How Many Bodies Do You Have?

That banner is quite high up, suspended from a pergola arch in front of Libbey Park. Steve and Jamie were at the edge of the sidewalk. As usual, I was in the gutter. To get a proper fill-flash exposure, I used the D300's flash value lock to take a reading on the men's faces. Otherwise, the exposure would have been thrown off by the bright area between them. Remember, whatever exposure mode you are using, Nikon's TTL system uses the center of the frame to set flash exposure.

Lately I’ve been asked to shoot some events. Last week I took pictures at a press conference on location at a construction site. Later this week, I’ll be documenting the Ojai Film Festival. Back in my film days, it was a lot easier to shoot events because it was a lot easier to own multiple camera bodies.  I used to roam the paddock area at motorcycle races with at least two cameras hanging around my neck: a Nikon FM with a telephoto zoom and a Nikon FM with a wide angle lens. It’s not that I mind changing lenses in the field, but two bodies allow much, much faster response times.  Sure, today I could buy Nikon’s 18-200 lens for less than the price of a second camera body, but that lens does not offer the low-light capability I’ll need for workshops and awards presentations.

Back in the day, I believed in buying the cheapest reliable camera body and the best lenses I could afford. The FM was a minimalist dream;  manual exposure, manual focus, all mechanical. I liked to have two or three identical camera bodies so I could just grab and shoot. Today, things are not so simple. I love my D300, and I capture images that would have been difficult or impossible to get with the FM and film, but the price is steep. I cannot justify the expense of two camera bodies, so I’m resigned to missing some shots as a result. Naturally, someone earning significant income from photography will invest whatever is necessary to do the job. Us amateurs make do with what we’ve got. Which brings me to the other body a photographer needs.

As I sit here typing, my left knee is aching. Earlier today, I photographed the Film Festival’s Artistic Director and Executive Director. To include one of their banners in the shot, my subjects stood at the edge of the sidewalk while I knelt in the street as cars zipped past my butt. For some of the shots, I invented some crazy new limbo moves, and as I said, my knee paid the price. And my lower back picked up the tip.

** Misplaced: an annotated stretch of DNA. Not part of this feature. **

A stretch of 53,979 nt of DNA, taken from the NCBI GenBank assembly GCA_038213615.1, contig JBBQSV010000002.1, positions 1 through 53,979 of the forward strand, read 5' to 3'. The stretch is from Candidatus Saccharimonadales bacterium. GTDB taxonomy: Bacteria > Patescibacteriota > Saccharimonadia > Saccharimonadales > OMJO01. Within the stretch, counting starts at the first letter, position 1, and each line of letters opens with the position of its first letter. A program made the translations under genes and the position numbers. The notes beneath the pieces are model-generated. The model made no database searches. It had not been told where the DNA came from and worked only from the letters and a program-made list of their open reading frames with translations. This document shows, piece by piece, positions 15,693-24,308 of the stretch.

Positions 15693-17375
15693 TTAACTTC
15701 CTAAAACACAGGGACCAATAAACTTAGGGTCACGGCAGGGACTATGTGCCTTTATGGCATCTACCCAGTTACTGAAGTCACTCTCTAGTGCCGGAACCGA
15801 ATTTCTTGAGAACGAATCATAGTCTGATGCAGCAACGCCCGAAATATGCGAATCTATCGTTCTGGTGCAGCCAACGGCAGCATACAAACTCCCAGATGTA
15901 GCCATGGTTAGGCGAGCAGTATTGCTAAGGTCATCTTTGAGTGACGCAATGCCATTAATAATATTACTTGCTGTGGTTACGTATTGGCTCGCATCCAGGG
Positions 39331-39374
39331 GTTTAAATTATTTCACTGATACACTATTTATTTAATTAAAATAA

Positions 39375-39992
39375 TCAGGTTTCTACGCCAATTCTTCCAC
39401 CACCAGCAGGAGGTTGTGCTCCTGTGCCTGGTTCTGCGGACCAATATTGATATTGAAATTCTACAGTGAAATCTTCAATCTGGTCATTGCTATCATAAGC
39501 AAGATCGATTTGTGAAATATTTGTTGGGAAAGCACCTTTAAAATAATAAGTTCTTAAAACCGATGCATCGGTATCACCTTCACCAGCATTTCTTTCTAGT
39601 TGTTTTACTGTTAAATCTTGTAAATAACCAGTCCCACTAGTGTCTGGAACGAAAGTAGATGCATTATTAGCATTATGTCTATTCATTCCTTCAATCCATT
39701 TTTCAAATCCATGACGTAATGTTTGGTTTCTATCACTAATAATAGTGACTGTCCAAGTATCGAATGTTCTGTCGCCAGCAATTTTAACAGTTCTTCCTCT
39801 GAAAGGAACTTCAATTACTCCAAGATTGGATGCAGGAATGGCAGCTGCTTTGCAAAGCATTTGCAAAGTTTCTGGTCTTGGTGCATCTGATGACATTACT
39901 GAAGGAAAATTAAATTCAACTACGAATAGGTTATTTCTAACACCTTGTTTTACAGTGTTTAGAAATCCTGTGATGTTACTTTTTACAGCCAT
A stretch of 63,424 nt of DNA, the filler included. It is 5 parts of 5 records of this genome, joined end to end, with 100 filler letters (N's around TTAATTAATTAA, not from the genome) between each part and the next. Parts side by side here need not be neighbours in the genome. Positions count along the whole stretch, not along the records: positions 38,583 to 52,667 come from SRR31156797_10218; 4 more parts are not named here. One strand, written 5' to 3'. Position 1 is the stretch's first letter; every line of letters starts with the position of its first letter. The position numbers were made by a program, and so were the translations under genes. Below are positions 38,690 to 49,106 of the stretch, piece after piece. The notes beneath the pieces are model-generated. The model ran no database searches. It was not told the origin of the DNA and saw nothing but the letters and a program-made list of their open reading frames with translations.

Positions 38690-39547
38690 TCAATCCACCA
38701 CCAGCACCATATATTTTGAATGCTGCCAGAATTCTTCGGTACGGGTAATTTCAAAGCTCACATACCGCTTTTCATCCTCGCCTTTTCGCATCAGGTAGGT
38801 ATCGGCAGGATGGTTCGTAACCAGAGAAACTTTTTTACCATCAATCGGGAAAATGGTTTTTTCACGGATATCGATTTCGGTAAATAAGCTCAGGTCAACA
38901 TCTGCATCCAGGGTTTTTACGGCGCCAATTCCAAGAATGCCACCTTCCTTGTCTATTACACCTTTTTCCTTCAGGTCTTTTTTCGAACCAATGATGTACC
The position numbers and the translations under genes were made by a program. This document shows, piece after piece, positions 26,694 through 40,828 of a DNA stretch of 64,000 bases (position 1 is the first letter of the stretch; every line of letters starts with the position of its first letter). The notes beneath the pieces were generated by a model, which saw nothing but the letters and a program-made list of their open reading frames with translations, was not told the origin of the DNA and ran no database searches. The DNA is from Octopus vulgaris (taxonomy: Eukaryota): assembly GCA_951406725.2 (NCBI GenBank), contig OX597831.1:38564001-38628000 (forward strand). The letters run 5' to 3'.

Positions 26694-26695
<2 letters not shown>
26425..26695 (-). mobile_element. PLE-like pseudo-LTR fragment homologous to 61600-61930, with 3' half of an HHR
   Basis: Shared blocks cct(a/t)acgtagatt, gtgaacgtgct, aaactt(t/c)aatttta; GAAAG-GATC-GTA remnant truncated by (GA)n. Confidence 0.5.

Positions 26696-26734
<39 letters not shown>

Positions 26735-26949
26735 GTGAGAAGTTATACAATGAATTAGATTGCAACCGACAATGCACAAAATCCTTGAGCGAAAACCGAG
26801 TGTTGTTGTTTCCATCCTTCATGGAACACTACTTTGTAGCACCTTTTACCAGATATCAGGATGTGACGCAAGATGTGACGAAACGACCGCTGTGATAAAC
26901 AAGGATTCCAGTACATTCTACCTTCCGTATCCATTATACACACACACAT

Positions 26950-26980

This sign is much lower than the banner in the picture above. I had to experiment a bit to find the right camera hight: too low and Jamie's head blocked the sign; too high and I'd only have their heads. All I had to do was spread my legs as far as they would go, with one foot on the sidewalk and one in the gutter, and then lean back as far as I could. Thank goodness I wasn't wearing a backpack.

Photography can be a very physically demanding hobby. For theater publicity shoots, I often carry a camera bag, lighting bag, tripod, and step-stool. As recently as a couple of years ago, I could be seen bounding around town carrying all that gear. Lately, I’m huffing and puffing and wondering who will find my body and whether they will steal the camera. I’ve let myself get out of shape and it affects every aspect of my life negatively (except my laziness, I guess). Today’s aching knee is a reminder that before I set out for my assignments this week, I need to take some long walks, do a lot of stretching, warm-up before the actual shoot, and think about ergonomics and distribution of weight loads. I take good care of my photo equipment, but if I break my camera body, I can buy a new one. I would hate to lose this wonderful avocation because I didn’t take care of MY body.

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Filed under Camera Gear, Lighting, Professional vs. Amateur

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